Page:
Review - 'La La Land'
When I walked out of La La Land I experienced maybe a 10-minute stretch of semi-euphoria where I felt like I was more in tune with the music around me. Granted, I was in a mall and there's constant sources of music, but this time I was actually listening and not because I chose to, but because the film naturally geared me towards paying more attention. For this reason, and many more, La La Land is an absolute delight.
The film centers around Sebastian Wilder (Ryan Gosling) and Mia Dolan (Emma Stone), two down-on-their-luck people that both have passion and talent, but are struggling to find successful outlets for it. When their paths inevitably intertwine they fall for each other and are then forced to choose between staying together or pursuing their life-long dreams.
This film's biggest weakness, as you may already be able to tell, is its story. This is a fairly conventional, by-the-numbers romantic dramedy that distracts you with its well-written dialogue, creative dance numbers, unique sense of style and charming actors. Save for the ending, I basically knew where this film was going for most of the duration. That said, all is forgiven because what Director Damien Chazelle does with that final five minutes or so is absolutely awe-inspiring. This movie has one of the best endings I've seen all year and if you have a heart, it will undoubtedly make you feel.
In addition to making me feel in a way that I haven't ever before upon walking out of a film; La La Land's "distractions" as I called them so flippantly are absolutely superb and would be worth the price of admission alone. Chazelle directs the hell out of the musical numbers in the film; which come about organically and never feel out-of-left-field like they do in so many other musicals. While the film is mostly grounded, the dance sequences play out on an entirely different field and nothing is out of the realm of possibility. There's a great sequence that takes place in the Griffith Observatory where Sebastian and Mia decide that gravity doesn't exist anymore and they immediately lift up and dance among the stars. The choreography during these segments is excellent and while I wish I could have understood what was being sung more easily, I was still able to understand the plot developments through the actors' actions.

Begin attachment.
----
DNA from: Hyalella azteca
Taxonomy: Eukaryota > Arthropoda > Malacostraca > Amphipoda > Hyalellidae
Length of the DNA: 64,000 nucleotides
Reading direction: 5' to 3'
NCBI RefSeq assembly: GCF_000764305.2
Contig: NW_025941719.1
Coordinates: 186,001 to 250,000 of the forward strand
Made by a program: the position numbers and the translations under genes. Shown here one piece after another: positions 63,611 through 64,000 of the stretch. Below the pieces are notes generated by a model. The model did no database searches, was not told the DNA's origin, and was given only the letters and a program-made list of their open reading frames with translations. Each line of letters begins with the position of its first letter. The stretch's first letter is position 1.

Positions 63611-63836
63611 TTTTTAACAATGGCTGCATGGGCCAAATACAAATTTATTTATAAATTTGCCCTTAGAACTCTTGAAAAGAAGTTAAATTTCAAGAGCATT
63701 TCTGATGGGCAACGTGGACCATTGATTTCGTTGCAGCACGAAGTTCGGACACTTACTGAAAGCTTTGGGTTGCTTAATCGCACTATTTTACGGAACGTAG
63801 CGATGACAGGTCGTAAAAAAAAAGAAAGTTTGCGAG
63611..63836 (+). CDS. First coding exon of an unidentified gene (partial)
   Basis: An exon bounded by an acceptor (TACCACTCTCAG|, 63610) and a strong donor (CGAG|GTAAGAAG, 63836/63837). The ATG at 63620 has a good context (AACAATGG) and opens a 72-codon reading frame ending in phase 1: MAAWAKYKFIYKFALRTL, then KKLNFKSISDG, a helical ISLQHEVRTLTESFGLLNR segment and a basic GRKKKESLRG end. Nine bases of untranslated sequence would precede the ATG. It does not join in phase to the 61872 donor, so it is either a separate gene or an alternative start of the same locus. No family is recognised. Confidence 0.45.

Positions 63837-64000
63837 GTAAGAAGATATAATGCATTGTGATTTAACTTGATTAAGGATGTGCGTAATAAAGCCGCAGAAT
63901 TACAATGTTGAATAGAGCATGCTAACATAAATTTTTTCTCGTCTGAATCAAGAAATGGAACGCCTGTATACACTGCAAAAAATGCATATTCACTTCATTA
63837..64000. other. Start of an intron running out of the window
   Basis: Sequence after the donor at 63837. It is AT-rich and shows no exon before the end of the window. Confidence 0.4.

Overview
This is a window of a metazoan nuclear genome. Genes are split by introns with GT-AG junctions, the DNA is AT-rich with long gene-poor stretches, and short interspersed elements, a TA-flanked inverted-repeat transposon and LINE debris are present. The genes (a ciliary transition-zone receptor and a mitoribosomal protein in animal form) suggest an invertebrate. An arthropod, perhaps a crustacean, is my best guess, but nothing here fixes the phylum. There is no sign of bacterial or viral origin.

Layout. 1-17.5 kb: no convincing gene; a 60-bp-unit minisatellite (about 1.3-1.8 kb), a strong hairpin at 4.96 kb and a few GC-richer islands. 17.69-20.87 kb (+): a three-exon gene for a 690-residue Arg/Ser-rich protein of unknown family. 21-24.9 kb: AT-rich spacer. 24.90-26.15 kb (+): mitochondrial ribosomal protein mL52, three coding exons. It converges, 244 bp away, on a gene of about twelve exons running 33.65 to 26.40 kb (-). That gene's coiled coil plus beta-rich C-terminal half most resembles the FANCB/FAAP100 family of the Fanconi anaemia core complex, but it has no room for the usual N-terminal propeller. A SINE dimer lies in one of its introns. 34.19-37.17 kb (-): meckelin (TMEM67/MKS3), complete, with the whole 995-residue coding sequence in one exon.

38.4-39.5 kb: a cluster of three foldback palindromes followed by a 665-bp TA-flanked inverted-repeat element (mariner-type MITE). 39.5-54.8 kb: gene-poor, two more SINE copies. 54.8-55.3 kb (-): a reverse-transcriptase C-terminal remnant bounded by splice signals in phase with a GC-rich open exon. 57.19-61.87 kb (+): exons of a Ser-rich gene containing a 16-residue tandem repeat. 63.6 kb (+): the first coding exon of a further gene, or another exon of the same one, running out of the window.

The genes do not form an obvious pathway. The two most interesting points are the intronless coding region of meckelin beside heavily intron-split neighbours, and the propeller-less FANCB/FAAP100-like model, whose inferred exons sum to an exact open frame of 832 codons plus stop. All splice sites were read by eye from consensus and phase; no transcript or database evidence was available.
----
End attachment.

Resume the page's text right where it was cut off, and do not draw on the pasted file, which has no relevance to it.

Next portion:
Ryan Gosling and Emma Stone are clearly not natural-born singers, but they aren't bad here either. Stone is clearly the more impressive vocalist while Ryan Gosling is the better physical performer; playing the piano and even tap dancing. Together, as always, their chemistry is infectious and their banter is hilarious and heart-felt. There really aren't too many other actors worth mentioning here save for John Legend, who plays an old friend named Kieth that attempts to lure Sebastian into his modernist Jazz band and J.K. Simmons who stops in for a borderline cameo appearance as a restaurant owner and an employer of Sebastians.
In addition to everything else; the cinematography in La La Land is gorgeous. There are very few movies that look this consistently beautiful from frame to frame. The film manages to look both classically old and modern at the same time and the images on the screen do a great job of evoking both of these sensibilities. Above all I admired the use of color and the dream-like quality of the cinematography that accompanied the story.
La La Land is a beautiful and contagiously likable musical that envelops you in its dream-like world and then pulls the rug out from under you with one of the most creative and heart-wrenching endings I've seen all year. As a viewer that doesn't typically gravitate towards musicals; this was satisfying on so many levels and is easily one of my favorite movies of the year.